Los Angeles -- Sobs and a moment of silence for those who died during years of negotiations punctuated a Monday hearing at which a judge accepted a $660 million settlement between the Roman Catholic Archdiocese of Los Angeles and alleged victims of clergy sex abuse.
"This is the right result," said Los Angeles County Superior Court Judge Haley Fromholz.
The settlement is by far the largest payout by any diocese since the clergy abuse scandal emerged in Boston in 2002. Individual payouts, to be made by Dec. 1, will vary according to the severity of each case.
Cardinal Roger Mahony, whose archdiocese counts 4.3 million Catholics, sat through the hearing but did not speak. He issued an apology Sunday after the settlement was announced and said Monday in a statement that he would spend the rest of the day praying for those who claimed abuse.
Ray Boucher, the lead plaintiffs' attorney, asked his clients to stand during the hearing and thanked them for their resolve and their courage, before breaking down in tears.
"It's their courage and commitment that made this possible, and I think they deserve a tremendous debt of gratitude," he said.
"I know it's hard for most of the victims whose scars are very deep ... and I know many will never forgive the cardinal," he said. "But he took steps that I think that only he could take, and if left to the lawyers and others in the church, he would not have settled this case."
The attorney for the archdiocese, Michael Hennigan, also appeared emotional as he told the court that his views of clergy sexual abuse changed dramatically during the years he spent trying to hammer out an agreement. He said private meetings with 70 of the plaintiffs made the most impact.
"It changed us all, and it changed our perspective on what's happened here," he said.
"I'd like to say that the church would have been reformed without these cases, but I don't know that's true," he said. "These cases have forever reformed the Archdiocese of Los Angeles. It will never be the same."
Mahony made several trips to Rome in recent weeks to get the Vatican's support for the settlement, Hennigan said.
District Attorney Steve Cooley said in a statement that there could still be a criminal case, despite a U.S. Supreme Court ruling on statutes of limitations in molestation cases.
"We are aware there could be records that may become available to us as a result of today's settlement. If these documents reveal evidence of criminal activity on behalf of individual priests or anyone else, we will pursue them," Cooley said. "The book is not closed on our investigation."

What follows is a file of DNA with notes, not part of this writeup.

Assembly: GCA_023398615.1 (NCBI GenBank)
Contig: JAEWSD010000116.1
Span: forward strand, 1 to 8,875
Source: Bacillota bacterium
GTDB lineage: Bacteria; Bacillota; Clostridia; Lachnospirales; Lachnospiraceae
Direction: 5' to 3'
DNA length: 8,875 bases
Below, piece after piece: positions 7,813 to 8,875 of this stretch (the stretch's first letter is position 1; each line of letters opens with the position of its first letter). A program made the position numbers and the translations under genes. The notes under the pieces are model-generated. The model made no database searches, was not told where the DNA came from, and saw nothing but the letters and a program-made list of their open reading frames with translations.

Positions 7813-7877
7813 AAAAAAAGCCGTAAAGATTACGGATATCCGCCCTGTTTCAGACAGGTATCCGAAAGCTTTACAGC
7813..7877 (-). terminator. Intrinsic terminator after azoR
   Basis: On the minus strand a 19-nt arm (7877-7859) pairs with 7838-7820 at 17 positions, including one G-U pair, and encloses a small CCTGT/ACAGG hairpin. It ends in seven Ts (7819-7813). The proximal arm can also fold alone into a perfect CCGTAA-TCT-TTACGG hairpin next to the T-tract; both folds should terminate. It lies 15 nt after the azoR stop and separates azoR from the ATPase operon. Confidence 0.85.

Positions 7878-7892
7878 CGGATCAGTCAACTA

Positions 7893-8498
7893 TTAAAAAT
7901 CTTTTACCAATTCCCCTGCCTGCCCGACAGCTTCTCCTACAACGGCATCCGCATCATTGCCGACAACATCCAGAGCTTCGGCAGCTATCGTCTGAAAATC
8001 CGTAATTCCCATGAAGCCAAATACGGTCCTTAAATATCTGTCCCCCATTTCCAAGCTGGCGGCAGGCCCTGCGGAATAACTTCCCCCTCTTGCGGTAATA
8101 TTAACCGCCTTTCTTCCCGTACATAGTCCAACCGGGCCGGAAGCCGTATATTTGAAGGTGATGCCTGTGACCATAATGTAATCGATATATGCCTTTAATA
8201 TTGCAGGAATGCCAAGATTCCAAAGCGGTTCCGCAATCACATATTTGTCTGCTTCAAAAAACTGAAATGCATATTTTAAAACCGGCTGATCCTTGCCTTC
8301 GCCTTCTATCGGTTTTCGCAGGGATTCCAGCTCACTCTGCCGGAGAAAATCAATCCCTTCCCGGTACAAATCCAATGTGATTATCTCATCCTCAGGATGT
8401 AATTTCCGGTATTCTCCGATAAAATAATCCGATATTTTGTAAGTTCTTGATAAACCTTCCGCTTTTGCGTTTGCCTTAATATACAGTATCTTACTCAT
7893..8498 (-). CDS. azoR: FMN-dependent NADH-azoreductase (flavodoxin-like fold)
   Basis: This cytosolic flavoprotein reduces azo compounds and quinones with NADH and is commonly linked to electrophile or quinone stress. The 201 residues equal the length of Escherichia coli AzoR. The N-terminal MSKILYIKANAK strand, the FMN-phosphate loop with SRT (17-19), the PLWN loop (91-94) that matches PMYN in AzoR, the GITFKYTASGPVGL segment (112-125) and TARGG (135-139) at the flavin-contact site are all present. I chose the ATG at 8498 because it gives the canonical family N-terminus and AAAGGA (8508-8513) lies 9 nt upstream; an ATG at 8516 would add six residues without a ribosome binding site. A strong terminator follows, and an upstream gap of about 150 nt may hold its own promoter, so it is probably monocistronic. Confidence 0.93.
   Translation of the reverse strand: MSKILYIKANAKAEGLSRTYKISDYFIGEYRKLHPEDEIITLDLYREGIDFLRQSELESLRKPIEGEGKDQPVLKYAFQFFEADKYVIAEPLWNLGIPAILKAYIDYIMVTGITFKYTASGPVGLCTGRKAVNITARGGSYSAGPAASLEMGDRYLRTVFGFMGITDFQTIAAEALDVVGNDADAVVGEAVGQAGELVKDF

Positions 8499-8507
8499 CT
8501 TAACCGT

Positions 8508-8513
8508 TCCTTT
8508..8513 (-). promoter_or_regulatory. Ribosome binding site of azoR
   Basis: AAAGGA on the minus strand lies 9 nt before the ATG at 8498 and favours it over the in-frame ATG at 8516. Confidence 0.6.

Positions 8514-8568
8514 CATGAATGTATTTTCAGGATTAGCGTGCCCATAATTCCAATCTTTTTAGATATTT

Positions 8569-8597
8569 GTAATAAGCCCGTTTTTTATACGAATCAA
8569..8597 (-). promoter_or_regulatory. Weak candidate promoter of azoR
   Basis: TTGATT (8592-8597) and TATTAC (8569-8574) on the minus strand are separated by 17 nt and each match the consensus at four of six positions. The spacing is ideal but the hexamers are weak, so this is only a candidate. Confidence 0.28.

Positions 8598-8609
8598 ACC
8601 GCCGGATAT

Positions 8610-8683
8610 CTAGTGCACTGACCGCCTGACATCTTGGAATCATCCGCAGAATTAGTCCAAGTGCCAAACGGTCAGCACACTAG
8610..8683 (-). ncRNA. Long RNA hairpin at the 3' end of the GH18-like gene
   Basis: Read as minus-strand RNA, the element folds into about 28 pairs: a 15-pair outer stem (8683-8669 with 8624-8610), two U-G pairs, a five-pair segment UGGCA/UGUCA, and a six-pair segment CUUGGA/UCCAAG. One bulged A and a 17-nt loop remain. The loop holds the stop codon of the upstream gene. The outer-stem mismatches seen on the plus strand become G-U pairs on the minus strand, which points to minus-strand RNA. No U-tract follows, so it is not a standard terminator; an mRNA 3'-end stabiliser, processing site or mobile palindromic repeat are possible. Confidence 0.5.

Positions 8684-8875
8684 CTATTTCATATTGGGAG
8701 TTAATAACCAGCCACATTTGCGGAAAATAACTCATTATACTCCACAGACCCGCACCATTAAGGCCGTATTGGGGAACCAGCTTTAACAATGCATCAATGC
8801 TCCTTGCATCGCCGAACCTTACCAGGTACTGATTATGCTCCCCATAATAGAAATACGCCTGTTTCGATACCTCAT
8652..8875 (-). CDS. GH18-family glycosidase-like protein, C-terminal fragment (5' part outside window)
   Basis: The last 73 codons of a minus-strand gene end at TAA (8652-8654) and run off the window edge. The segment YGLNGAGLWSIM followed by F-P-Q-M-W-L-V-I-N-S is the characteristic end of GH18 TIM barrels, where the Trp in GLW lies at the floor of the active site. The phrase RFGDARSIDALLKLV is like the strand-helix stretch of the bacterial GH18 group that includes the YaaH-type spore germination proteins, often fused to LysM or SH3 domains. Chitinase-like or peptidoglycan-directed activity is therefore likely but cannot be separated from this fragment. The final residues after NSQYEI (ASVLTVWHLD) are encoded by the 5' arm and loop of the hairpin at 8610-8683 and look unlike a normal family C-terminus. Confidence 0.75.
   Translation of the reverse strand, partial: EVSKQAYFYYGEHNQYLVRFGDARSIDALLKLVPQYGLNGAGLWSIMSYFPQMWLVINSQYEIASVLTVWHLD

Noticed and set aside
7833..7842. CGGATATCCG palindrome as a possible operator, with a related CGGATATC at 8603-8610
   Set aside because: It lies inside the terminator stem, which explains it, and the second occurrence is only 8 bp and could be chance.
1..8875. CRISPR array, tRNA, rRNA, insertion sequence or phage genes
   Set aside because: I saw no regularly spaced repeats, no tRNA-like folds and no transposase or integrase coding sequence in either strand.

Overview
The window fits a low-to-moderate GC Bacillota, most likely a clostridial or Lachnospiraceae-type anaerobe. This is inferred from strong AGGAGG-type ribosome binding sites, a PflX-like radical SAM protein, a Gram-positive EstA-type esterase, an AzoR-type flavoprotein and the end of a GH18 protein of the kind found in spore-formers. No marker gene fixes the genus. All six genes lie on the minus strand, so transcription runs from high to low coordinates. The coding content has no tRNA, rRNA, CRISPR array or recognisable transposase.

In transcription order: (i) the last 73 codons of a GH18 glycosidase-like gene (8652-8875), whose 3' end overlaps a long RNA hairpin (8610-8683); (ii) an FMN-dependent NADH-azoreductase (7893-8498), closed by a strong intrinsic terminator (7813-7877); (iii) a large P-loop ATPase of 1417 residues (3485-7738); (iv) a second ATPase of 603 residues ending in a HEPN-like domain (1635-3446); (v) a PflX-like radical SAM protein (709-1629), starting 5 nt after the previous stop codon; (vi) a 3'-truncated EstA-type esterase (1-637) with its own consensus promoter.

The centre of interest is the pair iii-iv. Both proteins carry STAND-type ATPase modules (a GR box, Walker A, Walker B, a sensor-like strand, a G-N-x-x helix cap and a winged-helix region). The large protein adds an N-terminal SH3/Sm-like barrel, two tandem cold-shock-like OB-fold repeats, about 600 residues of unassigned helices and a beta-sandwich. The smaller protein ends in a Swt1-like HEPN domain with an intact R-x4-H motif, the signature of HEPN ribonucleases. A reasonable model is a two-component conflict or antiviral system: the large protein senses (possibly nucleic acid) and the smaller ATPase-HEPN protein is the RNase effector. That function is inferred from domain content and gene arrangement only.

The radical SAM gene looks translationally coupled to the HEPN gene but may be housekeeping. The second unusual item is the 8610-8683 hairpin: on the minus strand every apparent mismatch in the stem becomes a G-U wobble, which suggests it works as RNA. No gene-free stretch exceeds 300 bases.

Dozens of people who have alleged abuse gathered outside the courthouse to talk about the settlement.
Mary Ferrell said she was abused for two years beginning in 1956 by a priest in San Pedro. Ferrell said she never imagined she would be talking about it in a public square.
"When I was 7, I didn't tell anyone," she said. "I didn't know what he'd done to me, and I didn't have the terms. I was totally alone, and I carried it with me for all these years."
Because of the abuse, Ferrell said, she has spent a lifetime battling with alcoholism and drug abuse.
"I isolate myself because it's the only place I feel safe. Having met all these other victims, it's like they're my brothers and sisters," she said.
Esther Miller, 48, said she was repeatedly sexually abused as a teenager by a deacon in Van Nuys. The deacon, who was later defrocked, would sing Gregorian chants and make her wear a scapular while he molested her, she said.
Because of the abuse, Miller said, she has lost 19 jobs and been divorced three times. She currently does not work and has problems controlling her anger, she said.
"This settlement means I was telling the truth, I was telling my truth. It was not an allegation," Miller said, crying. "I'm going to show the world."
Mahony said Sunday that the settlement will not have an impact on the archdiocese's core ministry, but that the church will have to sell buildings, use some of its invested funds and borrow money. The archdiocese will not sell parish properties or schools, he said.
The deal settles all 508 cases that remained against the archdiocese, which also paid $60 million in December to settle 45 cases that weren't covered by sexual abuse insurance.
The archdiocese, the nation's largest, will pay $250 million, insurance carriers will pay a combined $227 million and several religious orders will chip in $60 million.
The remaining $123 million will come from litigation with religious orders that chose not to participate in the deal, with the archdiocese guaranteeing resolution of those 80 to 100 cases within five years, Hennigan said. The archdiocese is released from liability in those claims, said Tod Tamberg, church spokesman.
Plaintiffs' attorneys can expect to receive up to 40 percent of the settlement money _ or $264 million.
The settlements push the total amount paid out by the U.S. church since 1950 to more than $2 billion.
Previously, the Los Angeles archdiocese, its insurers and various Roman Catholic orders had paid more than $114 million to settle 86 claims. Several religious orders in California have also reached multimillion-dollar settlements in recent months, including the Carmelites, the Franciscans and the Jesuits.